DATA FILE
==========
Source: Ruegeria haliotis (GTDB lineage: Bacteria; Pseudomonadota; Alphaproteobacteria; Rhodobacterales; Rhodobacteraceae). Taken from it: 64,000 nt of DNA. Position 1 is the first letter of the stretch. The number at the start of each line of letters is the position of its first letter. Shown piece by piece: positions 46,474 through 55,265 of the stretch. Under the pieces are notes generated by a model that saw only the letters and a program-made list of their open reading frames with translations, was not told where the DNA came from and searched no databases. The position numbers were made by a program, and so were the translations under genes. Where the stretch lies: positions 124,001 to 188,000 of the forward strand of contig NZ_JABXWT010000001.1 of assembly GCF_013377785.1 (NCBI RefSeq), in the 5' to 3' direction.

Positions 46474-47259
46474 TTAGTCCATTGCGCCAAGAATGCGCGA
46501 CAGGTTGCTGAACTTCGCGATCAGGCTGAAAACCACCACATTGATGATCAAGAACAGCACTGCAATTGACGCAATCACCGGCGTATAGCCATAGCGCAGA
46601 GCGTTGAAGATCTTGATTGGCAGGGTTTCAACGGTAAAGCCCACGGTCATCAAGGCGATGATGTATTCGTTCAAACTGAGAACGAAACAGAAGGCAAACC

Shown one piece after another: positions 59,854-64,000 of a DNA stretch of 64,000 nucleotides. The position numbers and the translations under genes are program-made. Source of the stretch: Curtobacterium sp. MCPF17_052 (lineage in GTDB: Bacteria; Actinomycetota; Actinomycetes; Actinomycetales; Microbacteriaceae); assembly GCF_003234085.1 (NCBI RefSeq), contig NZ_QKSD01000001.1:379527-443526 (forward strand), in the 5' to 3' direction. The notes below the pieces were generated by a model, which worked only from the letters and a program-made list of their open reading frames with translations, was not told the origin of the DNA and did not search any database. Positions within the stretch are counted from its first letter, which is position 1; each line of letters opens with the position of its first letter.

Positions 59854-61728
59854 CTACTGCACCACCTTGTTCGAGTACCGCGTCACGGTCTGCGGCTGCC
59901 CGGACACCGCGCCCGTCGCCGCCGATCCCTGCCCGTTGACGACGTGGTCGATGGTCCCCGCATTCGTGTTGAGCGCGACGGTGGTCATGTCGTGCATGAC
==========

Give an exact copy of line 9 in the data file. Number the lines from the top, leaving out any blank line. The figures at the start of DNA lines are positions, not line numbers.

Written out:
59901 CGGACACCGCGCCCGTCGCCGCCGATCCCTGCCCGTTGACGACGTGGTCGATGGTCCCCGCATTCGTGTTGAGCGCGACGGTGGTCATGTCGTGCATGAC